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A Spirited 'Rory O'Shea'

By Desson Thomson
Washington Post Staff Writer
Friday, February 18, 2005; Page WE42

IT ISN'T every day that a couple of guys in wheelchairs get to do the driving in a movie. But in the crowd-pleasing "Rory O'Shea Was Here," two Irish lads take that premise and roll with it.

Rory (James McAvoy), a cheeky Dubliner with Duchenne muscular dystrophy, does get behind the wheel on one occasion. Drunk and boisterous, he demands to be arrested. And when a police officer offers to look the other way, Rory peppers him with choice verbal abuse. He refuses to accept pity, and his defiance becomes an inspiration to Michael (Steven Robertson), his newfound friend at Dublin's Carrigmore Home for the Disabled.

Michael (Steven Robertson, left) and Rory (James McAvoy) live independently with help from their nurse, Siobhan (Romola Garai) in "Rory O'Shea Was Here." (Focus Features)

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Michael, who has cerebral palsy, utters such tortured speech, few can understand him. But Rory, the latest arrival, whose only weapons are two working fingers and an abrasive mouth, picks up every word. He also makes no secret of his disrespect for dehumanizing authority, shocking the institution's otherwise unshakable supervisor, Eileen (Brenda Fricker).

Michael, a defeated soul with low self-esteem, realizes he has met a powerful ally who'll prod him into self-confidence. It's a dangerous gift. Michael will experience dramatic highs and lows instead of the benumbed, safe middle ground. He accepts the challenge, which means daring to live independently. And when he and Rory finally persuade local authorities to give them an apartment of their own, Michael dreams of even more. Her name is Siobhan (Romola Garai), a nurse paid to assist both men with their daily rituals. But her free and accepting manner suggests there might be something more.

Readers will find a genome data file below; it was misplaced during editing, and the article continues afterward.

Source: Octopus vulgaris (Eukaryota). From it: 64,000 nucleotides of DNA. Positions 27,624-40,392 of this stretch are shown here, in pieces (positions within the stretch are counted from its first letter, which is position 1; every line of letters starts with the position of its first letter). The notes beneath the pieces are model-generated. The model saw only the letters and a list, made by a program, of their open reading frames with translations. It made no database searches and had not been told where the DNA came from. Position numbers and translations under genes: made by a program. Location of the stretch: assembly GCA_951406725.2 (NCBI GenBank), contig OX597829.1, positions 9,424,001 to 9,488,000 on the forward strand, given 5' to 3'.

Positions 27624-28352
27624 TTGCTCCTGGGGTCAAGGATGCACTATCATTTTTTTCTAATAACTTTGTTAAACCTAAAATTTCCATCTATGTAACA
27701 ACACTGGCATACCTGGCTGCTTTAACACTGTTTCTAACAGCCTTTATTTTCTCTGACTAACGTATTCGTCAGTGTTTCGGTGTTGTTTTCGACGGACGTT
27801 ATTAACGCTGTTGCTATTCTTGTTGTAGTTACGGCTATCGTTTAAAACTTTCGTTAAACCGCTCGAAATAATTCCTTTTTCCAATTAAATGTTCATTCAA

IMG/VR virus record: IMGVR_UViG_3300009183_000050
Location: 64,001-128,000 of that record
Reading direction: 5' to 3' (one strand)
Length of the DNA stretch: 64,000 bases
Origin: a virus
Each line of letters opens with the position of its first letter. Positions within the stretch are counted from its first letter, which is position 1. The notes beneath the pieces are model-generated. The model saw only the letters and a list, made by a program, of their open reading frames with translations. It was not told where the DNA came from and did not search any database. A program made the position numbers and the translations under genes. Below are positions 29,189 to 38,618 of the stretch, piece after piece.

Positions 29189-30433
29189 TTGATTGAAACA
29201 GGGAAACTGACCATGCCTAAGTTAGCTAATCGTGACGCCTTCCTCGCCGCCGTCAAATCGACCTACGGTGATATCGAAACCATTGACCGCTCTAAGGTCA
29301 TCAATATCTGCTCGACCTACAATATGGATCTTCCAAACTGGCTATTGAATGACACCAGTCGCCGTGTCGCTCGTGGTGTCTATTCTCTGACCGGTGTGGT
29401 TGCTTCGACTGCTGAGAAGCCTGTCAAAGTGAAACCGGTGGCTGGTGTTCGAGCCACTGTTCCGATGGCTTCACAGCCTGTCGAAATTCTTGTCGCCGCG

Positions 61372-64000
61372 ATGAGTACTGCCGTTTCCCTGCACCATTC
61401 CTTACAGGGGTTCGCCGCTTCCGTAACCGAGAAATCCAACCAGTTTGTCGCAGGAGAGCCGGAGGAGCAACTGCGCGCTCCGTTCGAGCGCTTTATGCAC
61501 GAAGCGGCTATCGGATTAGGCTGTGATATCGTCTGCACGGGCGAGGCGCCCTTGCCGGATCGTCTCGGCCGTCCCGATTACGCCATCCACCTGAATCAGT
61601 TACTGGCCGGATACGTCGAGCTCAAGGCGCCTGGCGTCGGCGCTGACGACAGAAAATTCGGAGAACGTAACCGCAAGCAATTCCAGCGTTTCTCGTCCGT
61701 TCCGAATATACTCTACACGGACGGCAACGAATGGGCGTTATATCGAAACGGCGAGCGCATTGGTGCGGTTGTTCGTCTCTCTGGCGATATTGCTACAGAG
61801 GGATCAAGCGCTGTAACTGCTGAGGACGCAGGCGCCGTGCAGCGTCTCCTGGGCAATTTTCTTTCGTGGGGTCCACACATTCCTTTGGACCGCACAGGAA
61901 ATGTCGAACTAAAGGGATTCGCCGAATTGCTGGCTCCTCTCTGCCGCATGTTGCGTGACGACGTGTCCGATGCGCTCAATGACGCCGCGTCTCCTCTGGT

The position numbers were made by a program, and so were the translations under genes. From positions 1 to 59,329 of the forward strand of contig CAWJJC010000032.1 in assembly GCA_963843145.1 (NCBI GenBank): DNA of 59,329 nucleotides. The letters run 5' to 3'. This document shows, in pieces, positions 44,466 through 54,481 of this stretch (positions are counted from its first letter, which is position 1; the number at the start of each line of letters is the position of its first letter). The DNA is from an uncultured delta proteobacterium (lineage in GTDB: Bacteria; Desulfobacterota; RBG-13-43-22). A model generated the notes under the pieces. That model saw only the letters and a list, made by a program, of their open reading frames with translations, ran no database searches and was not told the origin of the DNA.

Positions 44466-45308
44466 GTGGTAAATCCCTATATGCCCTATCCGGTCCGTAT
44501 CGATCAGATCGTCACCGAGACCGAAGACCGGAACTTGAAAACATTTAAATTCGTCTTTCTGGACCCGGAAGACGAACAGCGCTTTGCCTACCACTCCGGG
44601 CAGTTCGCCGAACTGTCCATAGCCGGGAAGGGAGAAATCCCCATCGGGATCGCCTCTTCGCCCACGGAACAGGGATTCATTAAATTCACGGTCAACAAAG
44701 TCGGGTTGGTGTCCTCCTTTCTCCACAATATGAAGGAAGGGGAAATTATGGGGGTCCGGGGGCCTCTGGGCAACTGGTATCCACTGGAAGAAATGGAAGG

Is Michael asking too much of life? What is Rory's underlying fury about? Can they truly expect happiness? Director Damien O'Donnell, who made the enjoyable "East Is East," and screenwriter Jeffrey Caine, who wrote "GoldenEye," steer this movie away from the maudlin but not the realities of being incapacitated. There are cheesy things here and there, but they're kept to a relative minimum. We're always aware of the great abyss -- the despair and hopelessness that can be a part of this life. But thanks to the amusingly sour-mouthed Rory, sentimentality and gloom are treated with appropriate, if often unprintable, contempt. And his life-affirmative field trips, which include picking up women at the pub, going to a nightclub and taking that aforementioned joy ride, are further testament to his existential gumption. If there's such a thing as freedom for everyone, Rory's determined to give the prospect its most grueling road test.

RORY O'SHEA WAS HERE (R, 104 minutes) -- Contains obscenity. At Landmark's Bethesda Row and E Street Cinema.

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